Paris: France is set to unveil details of a plan to support its ailing car industry later on Monday, as both Renault and PSA Peugeot Citroen are set to announce weak 2008 results later this week,
President Nicolas Sarkozy will meet the heads of the car firms and the prime minister on Monday.
The French carmakers employ many thousand of workers in France and jobs and factories are at risk due to the global credit crisis that has pulled car sales down sharply.
French newspapers said Sarkozy will announce on Monday that the government will lend around €6 billion ($7.7 billion) to two carmakers to help them cope with the financial crisis. The credit would be extended on the basis of preferential rates to Renault and Peugeot Citroen, French daily Le Figaro said, without citing a source, on the front page of its Monday edition. A spokesman for Renault declined to comment.
The shares of the companies rose on the expected plan, with Peugeot adding 3.7% and Renault 1.35%.
Each of the companies would receive €3 billion, daily Les Echos reported, also in its Monday edition.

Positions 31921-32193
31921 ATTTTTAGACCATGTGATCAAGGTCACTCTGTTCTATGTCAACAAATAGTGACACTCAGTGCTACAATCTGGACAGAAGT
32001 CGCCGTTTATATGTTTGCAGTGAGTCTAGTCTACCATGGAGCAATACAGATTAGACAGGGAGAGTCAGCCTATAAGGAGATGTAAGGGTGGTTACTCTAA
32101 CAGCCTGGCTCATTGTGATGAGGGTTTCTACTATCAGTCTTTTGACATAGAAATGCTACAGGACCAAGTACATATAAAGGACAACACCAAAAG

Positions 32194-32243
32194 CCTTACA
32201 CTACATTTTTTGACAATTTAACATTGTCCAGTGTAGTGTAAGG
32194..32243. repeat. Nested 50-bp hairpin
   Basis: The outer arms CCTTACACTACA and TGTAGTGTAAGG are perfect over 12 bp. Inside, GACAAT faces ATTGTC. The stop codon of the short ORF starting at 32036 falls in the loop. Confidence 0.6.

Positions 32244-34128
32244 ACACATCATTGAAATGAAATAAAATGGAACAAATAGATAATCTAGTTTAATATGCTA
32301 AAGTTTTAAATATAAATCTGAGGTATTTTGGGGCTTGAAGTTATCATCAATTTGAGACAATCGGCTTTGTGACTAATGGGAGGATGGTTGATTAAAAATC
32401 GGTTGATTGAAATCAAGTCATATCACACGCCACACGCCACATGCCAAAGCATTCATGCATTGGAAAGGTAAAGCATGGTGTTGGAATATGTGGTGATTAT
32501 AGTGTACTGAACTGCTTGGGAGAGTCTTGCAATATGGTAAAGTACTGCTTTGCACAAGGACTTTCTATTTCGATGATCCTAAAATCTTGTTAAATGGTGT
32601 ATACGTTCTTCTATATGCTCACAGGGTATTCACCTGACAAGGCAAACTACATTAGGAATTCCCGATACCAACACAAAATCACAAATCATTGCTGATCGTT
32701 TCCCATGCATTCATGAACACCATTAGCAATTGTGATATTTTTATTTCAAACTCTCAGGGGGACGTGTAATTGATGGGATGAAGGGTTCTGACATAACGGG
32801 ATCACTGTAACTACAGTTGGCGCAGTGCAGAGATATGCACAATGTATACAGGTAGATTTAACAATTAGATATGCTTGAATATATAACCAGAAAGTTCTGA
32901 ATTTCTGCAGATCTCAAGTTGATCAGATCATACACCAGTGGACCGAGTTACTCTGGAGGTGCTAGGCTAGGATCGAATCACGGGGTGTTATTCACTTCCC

In exchange, Renault head Carlos Ghosn and PSA chief executive Christian Streiff would commit to keeping all of their production sites in France running and safeguarding jobs, according to Le Figaro.
The French government had said it would pump up to €6 billion of aid into the embattled auto industry and stressed that car firms would have to pledge to protect French jobs and scrap bosses’ bonuses in return.
On Monday, Renault’s alliance partner Nissan Motor Co announced 20,000 job cuts by March 2010 and said it expected to report its first annual loss for 14 years.
Car sales have plummeted as the credit crunch and the worsening economic climate put the brakes on consumer spending. Blighted by stretched cash flow and bloated inventories, industry watchers have forecast a wave of consolidation in the European automobile sector.
Major European automakers have already trimmed their full-year earnings targets to reflect the deteriorating outlook and analysts say they may still miss these lowered objectives. Peugeot has been silent on its strategy, raising the prospect that it may not survive the worsening car sector crisis in its current form.
The car manufacturer, which is number two in terms of sales in Europe behind Germany’s Volkswagen AG, has faced a string of difficulties in recent months and more bad news is expected as economic conditions deteriorate.
Peugeot and Renault are due to report full-year results on 11 February and 12 respectively. Both have already reported a slump in full-year unit sales and cut profitability targets.